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Mexico Drug Certification Eyed

March 5, 1998

WASHINGTON (AP) _ President Clinton made a mistake in certifying Mexico as a fully cooperative ally in the war against illegal drug trafficking, two House Republicans say.

Now Reps. Clay Shaw and John Mica, both of Florida, have introduced a bill to reverse that decision.

``For the president to call Mexico a ‘partner’ in the war on drugs is outrageous,″ Shaw said Wednesday. ``A significant amount of the drugs on our streets and in our neighborhoods continues to come from Mexico. We must take this step to show the Mexican government that we take anti-drug efforts with dead seriousness.″

The bill was announced a day after Sen. Dianne Feinstein, D-Calif., and Sen. Paul Coverdell, R-Ga., introduced a similar bill in the Senate.

``While Mexico has made some limited progress, there remain gaping holes in its counternarcotics effort,″ Feinstein said Tuesday.

The annual certification process regularly offends officials in Mexico, who call it an insult that infringes on their sovereignty.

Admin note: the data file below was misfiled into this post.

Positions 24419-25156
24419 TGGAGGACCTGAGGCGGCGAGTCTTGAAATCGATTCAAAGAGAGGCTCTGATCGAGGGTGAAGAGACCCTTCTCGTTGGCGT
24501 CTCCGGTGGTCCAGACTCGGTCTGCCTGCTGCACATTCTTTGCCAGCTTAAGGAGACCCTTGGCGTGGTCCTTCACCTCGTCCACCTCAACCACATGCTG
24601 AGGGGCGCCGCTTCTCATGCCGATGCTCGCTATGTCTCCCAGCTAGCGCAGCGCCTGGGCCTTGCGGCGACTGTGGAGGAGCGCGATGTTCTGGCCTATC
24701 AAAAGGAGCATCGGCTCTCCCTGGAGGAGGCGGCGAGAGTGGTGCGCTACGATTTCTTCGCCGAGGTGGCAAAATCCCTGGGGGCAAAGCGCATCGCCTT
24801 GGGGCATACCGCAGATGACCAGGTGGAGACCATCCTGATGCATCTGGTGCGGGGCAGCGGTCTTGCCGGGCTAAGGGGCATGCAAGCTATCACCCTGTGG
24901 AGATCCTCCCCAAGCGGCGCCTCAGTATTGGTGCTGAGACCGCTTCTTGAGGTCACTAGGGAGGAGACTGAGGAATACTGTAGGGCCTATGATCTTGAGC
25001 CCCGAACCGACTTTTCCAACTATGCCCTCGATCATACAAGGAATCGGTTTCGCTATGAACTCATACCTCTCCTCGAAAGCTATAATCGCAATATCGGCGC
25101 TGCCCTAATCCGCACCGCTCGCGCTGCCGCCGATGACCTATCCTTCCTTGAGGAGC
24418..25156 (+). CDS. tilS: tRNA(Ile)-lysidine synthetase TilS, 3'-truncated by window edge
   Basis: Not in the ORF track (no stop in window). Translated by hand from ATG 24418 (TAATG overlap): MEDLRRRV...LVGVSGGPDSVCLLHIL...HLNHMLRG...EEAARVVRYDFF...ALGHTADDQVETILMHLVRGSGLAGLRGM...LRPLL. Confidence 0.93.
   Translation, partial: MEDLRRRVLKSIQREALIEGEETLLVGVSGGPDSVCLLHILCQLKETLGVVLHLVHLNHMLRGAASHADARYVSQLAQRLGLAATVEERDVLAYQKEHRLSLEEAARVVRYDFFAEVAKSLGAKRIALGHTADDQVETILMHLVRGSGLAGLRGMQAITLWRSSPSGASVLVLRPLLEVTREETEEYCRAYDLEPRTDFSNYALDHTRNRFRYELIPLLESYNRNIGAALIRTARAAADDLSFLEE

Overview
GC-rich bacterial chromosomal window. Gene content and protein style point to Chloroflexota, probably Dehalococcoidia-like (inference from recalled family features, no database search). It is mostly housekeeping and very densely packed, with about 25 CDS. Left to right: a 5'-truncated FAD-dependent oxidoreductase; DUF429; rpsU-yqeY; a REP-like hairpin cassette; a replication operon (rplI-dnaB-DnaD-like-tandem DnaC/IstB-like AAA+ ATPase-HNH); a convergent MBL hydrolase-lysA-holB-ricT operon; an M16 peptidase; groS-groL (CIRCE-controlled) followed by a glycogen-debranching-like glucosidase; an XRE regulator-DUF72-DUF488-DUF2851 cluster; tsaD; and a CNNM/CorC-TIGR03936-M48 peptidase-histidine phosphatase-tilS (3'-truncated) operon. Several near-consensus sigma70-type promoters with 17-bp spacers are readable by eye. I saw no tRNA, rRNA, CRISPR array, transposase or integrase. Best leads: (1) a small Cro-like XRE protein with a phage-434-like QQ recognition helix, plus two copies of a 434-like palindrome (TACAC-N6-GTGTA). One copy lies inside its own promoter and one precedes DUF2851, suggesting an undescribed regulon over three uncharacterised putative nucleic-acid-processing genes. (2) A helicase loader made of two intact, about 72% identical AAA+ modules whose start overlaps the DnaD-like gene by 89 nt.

The president must decide each year by March 1 whether to certify Mexico and other nations as cooperating partners in efforts to stop the production or shipment of cocaine, heroin, marijuana and other drugs from their countries. Foreign governments that are not certified face the loss of U.S. aid.

Congress has 30 days to decide whether to reverse the president’s decision. Both bills would allow the president to waive sanctions against Mexico despite decertification, however.

A spokesman for the White House’s Office of National Drug Control Policy said the bills are likely to fail _ as they have previously. The United States stands to gain more through continued cooperation, said spokesman Bob Weiner.

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